Review: Black Spring by Alison Croggan

Black Spring by Alison Croggan 3/5

Blurb: Black Spring takes the passionate story of Emily Bronte’s Wuthering Heights and re-imagines it in a fantasy nineteenth-century society set in savage lands sustained by wizardry, where its people live by the vengeance code of vendetta. Like Wuthering Heights, it’s a story within a story, featuring the brooding young Damek, who is swept along by his emotions. The object of his affections is Lina, daughter of the village lord, whose magical powers make her a witch and witches are not tolerated in this brutally patriarchal society. When Lina is sent away and forced to become a servant, Damek promises revenge and, like Heathcliff, spends a lifetime securing and refining it.

The author doesn’t shy away from the fact that Black Spring is a retelling of Wuthering Heights. I went in with my eyes open, and optimistic as I enjoyed Wuthering Heights and don’t dislike a retelling if done well. That being said, I was a little shocked at how similar to Wuthering Heights it actually is. I felt a little short changed. If I wanted to read Wuthering Heights I would have taken my old copy off the shelf. Black Spring is Wuthering Heights with a hint of witchcraft and wizardry.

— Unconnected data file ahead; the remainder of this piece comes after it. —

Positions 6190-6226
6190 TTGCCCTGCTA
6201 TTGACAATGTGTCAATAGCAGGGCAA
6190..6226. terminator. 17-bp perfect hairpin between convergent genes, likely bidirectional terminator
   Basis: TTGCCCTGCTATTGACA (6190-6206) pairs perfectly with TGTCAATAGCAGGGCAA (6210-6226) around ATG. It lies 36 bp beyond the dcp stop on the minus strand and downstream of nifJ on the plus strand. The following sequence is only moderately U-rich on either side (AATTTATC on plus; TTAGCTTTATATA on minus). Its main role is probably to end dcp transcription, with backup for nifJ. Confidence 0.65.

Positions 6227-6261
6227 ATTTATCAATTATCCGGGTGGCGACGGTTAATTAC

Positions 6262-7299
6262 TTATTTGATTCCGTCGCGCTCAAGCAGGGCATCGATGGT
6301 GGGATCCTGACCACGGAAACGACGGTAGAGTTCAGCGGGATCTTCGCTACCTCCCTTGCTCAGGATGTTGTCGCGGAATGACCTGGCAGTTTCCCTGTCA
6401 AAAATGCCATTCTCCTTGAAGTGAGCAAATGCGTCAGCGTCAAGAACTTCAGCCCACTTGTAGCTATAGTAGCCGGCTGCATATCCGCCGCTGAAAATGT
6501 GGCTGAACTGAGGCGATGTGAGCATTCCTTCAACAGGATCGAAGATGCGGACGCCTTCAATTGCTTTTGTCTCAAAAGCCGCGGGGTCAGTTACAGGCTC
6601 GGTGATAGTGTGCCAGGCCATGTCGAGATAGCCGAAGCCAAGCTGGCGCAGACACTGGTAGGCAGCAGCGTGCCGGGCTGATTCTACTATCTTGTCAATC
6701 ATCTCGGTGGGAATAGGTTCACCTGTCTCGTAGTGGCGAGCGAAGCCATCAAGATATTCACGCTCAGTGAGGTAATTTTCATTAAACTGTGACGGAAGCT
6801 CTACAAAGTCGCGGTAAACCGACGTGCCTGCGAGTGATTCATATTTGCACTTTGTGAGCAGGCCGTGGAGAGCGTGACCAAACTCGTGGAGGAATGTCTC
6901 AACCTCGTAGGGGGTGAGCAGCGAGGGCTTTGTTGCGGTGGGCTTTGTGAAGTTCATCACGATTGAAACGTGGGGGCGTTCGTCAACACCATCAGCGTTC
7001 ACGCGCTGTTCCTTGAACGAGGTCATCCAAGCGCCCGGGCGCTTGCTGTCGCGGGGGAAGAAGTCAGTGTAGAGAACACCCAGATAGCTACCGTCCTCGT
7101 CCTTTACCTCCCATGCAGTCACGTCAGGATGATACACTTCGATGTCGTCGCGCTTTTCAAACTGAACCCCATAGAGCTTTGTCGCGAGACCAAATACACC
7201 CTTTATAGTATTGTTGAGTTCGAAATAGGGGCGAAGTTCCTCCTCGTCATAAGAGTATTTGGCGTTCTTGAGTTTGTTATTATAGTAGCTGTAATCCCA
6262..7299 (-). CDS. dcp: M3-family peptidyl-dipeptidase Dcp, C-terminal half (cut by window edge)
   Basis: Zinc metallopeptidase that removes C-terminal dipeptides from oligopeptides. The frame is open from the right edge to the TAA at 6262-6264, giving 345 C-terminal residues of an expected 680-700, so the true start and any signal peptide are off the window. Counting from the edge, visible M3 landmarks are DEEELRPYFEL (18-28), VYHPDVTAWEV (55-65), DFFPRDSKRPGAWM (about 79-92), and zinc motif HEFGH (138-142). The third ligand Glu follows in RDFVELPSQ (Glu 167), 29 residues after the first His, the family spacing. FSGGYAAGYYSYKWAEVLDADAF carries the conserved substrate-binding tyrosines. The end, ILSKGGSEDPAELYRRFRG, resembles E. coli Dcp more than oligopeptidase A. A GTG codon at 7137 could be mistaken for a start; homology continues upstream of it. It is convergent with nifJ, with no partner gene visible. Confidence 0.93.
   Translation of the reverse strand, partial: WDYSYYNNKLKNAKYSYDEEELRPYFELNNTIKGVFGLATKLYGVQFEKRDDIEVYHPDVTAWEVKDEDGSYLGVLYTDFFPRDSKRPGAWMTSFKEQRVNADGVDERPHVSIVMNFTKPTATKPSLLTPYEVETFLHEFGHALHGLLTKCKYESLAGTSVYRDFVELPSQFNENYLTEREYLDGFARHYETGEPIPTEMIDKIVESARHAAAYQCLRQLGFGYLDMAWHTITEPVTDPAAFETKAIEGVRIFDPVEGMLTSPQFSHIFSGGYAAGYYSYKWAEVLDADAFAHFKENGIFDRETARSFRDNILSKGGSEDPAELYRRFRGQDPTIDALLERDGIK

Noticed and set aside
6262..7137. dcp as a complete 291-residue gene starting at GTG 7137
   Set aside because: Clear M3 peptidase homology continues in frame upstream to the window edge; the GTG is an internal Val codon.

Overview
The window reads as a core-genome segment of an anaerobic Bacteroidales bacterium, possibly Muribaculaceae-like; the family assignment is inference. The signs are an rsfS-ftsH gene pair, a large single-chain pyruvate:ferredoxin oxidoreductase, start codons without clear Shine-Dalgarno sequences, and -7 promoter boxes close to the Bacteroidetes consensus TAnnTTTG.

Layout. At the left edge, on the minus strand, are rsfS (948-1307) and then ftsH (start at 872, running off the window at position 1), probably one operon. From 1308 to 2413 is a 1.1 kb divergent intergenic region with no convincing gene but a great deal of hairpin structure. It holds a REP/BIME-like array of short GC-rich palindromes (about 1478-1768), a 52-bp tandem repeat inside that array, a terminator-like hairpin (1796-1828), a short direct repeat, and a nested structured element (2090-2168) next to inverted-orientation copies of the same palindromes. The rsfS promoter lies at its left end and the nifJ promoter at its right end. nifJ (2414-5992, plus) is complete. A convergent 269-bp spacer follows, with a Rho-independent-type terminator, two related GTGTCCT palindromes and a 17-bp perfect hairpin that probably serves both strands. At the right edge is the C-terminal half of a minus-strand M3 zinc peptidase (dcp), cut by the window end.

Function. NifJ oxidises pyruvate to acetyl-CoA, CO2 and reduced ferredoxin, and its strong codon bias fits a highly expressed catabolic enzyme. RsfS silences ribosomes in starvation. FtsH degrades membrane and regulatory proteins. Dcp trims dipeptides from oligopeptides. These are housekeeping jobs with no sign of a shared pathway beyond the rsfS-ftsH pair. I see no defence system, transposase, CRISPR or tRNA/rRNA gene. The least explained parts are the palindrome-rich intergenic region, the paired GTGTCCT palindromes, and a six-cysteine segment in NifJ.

I liked that the narrative is told from more than one point of view; Anna’s, Hammel’s, and Lina’s, and the characters remained true to form throughout. Anna (Nelly character) was always level headed, mild mannered, and mature. Lina (Cathy character) was always spoilt, self-absorbed, and childish, and Damek (Heathcliff character) was always brooding, dark, and hidden. Hammel, however, was an unnecessary character in my opinion.

Croggan’s writing style perfectly captures the Gothic element to the book and her prose is easy to read. Her world building, layering lore and blood vendettas into a bleak, cold society is spot on, and I can’t fault her portrayal of the dark, haunted romance between Lina and Damek. I would have just preferred elements of Wuthering Heights with a changed story frame, but that is personal preference to each reader.

My 3/5 is a reflection on the strict similarities between Black Spring and Wuthering Heights, not on Croggan’s impressive writing style. Like I said, this author openly states that it is a retelling of Wuthering Heights, it just depends on how similar you like your retelling to be.


The opinions expressed here are those of K.J.Chapman and no other parties.

All books reviewed on this blog have been read by K.J.Chapman

K.J.Chapman has not been paid for this review.

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5 thoughts on “Review: Black Spring by Alison Croggan

    1. Thanks, I try to say what I feel, and I can’t say I’ve read a book that I can’t find anything I like in it.

      Just a heads up- I have a review for ‘Of Mice and Men’ scheduled for tomorrow, and there are NO negatives! haha.

      Liked by 1 person

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